The use of religion to achieve secular goals has intensified the rift between the religious conservatives and the kingdom’s ruling elite, and continues to be a significant concern for the monarchy. Ironically, the embracement of Wahhabi doctrines within the kingdom after 1979 created “a new generation of radical Islamists who claim that the ruling elite has abandoned the strictures of faith for the security of alliance with kufr (non-Muslim) elements from the West” (Milton-Edwards, 2005: 96). Saudi Arabia’s soft power of “Islamic radicalism has flowed in the direction of Osama bin Laden and his goal of overthrowing the Saudi government, not in the direction of making the Saudi government more secure” (Nye, 2004: 96). Thus, in an attempt to legitimize their authority over the birthplace of Islam, the House of Saud has unintentionally encouraged the population to question whether the rulers abide by the strict Wahhabi principles preached in Saudi public schools (Nevo, 1998: 48). The state’s ability to control the influence of religion, therefore, seems to be declining domestically as it implements more secular foreign policies that do not abide by Wahhabi doctrines.


An examination of the relationship between the ulema and the regime prompts the question of whether the state controls religion, or religion controls the state. Their relative influence has changed since the state’s foundation, but the royal family continues to derive its legitimacy to rule the birthplace of Islam from the support of the ulema. The Al Saud has succeeded in manipulating religion to justify foreign policy actions and uses religion as a tool to counter the hard power of nations like the US. Although this soft power has helped create a global Islamic revivalism, it has produced a generation of citizens that challenge Al Saud’s authority. The schism between conservatives on one hand, and the regime along with institutionalized religion (who view the royal family as a bulwark against secularism) on the other has consistently been present in Saudi Arabia. The loss of control over religion poses a major threat to Al Saud’s rule and even causes disputes within the royal family. King Abdullah has attempted to slowly reform the nation and separates religion from foreign policy, but Prince Nayef is a religious conservative. His accession to the throne could potentially lead to an intensified relationship between religion and the state, allowing Wahhabi doctrines to govern and control the kingdom.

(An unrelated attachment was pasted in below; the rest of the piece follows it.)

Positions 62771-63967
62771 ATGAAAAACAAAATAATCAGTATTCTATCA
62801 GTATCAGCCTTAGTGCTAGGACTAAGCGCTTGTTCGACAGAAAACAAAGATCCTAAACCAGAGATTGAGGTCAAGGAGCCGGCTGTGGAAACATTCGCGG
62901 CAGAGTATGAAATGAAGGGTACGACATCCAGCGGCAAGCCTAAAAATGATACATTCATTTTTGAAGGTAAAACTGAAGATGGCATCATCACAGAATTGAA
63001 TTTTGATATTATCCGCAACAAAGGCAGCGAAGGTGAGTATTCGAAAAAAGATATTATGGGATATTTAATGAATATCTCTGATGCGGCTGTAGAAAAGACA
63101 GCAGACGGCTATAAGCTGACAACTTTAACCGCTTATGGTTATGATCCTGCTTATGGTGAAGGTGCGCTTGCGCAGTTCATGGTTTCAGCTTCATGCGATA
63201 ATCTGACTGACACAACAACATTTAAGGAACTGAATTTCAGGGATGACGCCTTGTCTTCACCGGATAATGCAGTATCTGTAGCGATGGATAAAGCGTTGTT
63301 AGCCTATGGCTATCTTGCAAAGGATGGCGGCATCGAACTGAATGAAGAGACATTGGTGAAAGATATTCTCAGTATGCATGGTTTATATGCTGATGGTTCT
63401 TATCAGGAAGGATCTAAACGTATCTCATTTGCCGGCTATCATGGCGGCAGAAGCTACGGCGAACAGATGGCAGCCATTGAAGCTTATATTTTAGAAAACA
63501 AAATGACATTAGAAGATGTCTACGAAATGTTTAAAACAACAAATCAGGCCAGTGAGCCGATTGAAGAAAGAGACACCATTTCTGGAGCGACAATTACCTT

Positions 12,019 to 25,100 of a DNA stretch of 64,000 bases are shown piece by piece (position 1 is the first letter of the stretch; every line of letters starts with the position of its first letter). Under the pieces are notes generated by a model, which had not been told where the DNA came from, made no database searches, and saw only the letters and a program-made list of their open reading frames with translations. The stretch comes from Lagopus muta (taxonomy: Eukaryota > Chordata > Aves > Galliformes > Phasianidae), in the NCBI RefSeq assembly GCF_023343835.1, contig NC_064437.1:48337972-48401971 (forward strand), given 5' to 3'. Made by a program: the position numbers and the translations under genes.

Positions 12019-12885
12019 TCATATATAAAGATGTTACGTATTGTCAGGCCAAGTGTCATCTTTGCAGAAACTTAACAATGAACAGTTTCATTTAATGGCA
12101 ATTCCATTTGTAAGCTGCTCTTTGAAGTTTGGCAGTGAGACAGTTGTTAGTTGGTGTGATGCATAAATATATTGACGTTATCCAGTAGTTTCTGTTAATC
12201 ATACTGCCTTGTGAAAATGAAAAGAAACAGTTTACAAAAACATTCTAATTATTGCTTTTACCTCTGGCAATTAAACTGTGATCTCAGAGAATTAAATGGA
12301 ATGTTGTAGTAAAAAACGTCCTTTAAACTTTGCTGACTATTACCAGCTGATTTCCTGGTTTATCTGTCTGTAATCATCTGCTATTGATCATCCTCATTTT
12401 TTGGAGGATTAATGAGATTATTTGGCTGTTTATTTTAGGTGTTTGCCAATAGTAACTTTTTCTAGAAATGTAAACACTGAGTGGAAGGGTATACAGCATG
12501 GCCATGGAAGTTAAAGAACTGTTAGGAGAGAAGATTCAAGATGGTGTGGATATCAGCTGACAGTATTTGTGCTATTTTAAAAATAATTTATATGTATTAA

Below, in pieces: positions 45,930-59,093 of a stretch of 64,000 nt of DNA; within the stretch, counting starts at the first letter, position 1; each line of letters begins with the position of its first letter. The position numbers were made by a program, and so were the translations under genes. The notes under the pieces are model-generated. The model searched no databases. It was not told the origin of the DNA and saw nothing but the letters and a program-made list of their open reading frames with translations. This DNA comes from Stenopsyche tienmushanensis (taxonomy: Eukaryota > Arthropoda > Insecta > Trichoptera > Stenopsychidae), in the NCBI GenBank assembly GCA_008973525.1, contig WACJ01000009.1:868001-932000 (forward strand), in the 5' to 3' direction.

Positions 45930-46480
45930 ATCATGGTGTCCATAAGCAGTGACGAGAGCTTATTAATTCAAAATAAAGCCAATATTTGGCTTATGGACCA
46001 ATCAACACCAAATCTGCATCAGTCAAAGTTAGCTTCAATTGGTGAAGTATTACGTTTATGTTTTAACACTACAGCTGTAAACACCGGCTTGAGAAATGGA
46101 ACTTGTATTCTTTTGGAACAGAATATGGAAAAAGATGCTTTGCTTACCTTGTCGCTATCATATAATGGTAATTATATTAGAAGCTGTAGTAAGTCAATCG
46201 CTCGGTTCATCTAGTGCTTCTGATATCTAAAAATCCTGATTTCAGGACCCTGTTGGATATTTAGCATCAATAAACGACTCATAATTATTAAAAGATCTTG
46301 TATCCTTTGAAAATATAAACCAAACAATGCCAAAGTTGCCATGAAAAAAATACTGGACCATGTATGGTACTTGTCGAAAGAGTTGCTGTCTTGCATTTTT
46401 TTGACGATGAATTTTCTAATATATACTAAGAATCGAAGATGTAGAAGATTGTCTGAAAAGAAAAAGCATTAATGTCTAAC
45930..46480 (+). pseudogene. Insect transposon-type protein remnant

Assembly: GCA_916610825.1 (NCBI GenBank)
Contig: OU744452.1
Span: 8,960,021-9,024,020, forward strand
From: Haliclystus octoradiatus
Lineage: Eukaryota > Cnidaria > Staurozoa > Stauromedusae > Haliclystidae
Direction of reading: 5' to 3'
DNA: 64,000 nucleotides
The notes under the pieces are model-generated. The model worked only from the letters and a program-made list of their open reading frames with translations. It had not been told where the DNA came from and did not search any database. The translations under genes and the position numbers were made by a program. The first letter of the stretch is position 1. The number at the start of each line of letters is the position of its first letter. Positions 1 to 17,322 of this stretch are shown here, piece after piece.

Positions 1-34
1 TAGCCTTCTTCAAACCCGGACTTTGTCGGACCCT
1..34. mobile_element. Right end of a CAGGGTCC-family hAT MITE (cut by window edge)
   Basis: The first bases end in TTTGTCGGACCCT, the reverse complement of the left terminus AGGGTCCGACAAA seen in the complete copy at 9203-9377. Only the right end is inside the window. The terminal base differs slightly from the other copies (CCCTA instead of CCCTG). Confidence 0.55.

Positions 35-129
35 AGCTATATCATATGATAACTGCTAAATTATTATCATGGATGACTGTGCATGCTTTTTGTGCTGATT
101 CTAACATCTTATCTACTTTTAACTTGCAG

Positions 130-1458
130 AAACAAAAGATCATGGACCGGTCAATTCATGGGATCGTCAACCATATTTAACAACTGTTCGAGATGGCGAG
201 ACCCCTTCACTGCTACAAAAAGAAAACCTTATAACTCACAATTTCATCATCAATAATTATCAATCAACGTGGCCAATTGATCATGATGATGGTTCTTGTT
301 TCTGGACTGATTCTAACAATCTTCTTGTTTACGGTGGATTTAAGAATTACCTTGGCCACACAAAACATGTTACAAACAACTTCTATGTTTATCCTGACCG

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Hopwood, D. (1982) ‘The Ideological Basis: Ibn Abd al-Wahhab’s Muslim Revivalism’ in T. Niblock (ed), State, Society and Economy in Saudi Arabia, Kent: Croom Helm Ltd, pp. 23-35.


Lacey, R. (2009) Inside the Kingdom, London: Random House.


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Mura, A. and Teti, A (2010) ‘Islam and Islamism’, in J. Haynes (ed), Routledge Handbook of Religion and Politics, New York: Routledge, pp. 92-110


Nevo, J. (1998) ‘Religion and National Identity in Saudi Arabia’, Middle Eastern Studies, vol. 35, no. 3, pp. 34-53.


Niblock, T. (1982) ‘Introduction’ in T. Niblock (ed), State, Society and Economy in Saudi Arabia, Kent: Croom Helm Ltd., pp. 11-22.


Nye, J.S. (2004) Soft Power: The Mean’s to Success in World Politics, New York: PublicAffairs.


Platteau, J.P. (2008) ‘Religion, politics, and development: Lessons from the lands of Islam’, Journal of Economic Behavior & Organization, vol. 68, pp. 329-351.


Smart, N. (1998) The World’s Religions, Cambridge: Cambridge University Press.


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One thought on “Saudi Arabia – Does the State Control Religion or Does Religion Control the State?

  1. The essay is very well structured, with solid introduction and conclusion, and pretty good signposting. Perhaps an outline of the structure of the argument to come would have been helpful towards the end of the introduction.

    The analysis of the question is excellent. The essay manages to keep the analysis clear despite the intricate complexities of the relationship between religion and politics in Saudi Arabia, and the argument is clear and convincing. The historical part is rather descriptive, but it was necessary to explain the contemporary setup.

    The essay is clearly based on in-depth research, and the understanding of the history and of contemporary dynamics is masterful.

    In short, apart from perhaps the odd sentence here and there which could push the argument or counter-argument a tiny bit further, and from an outline of the structure at the end of the intro, this is an excellent essay indeed.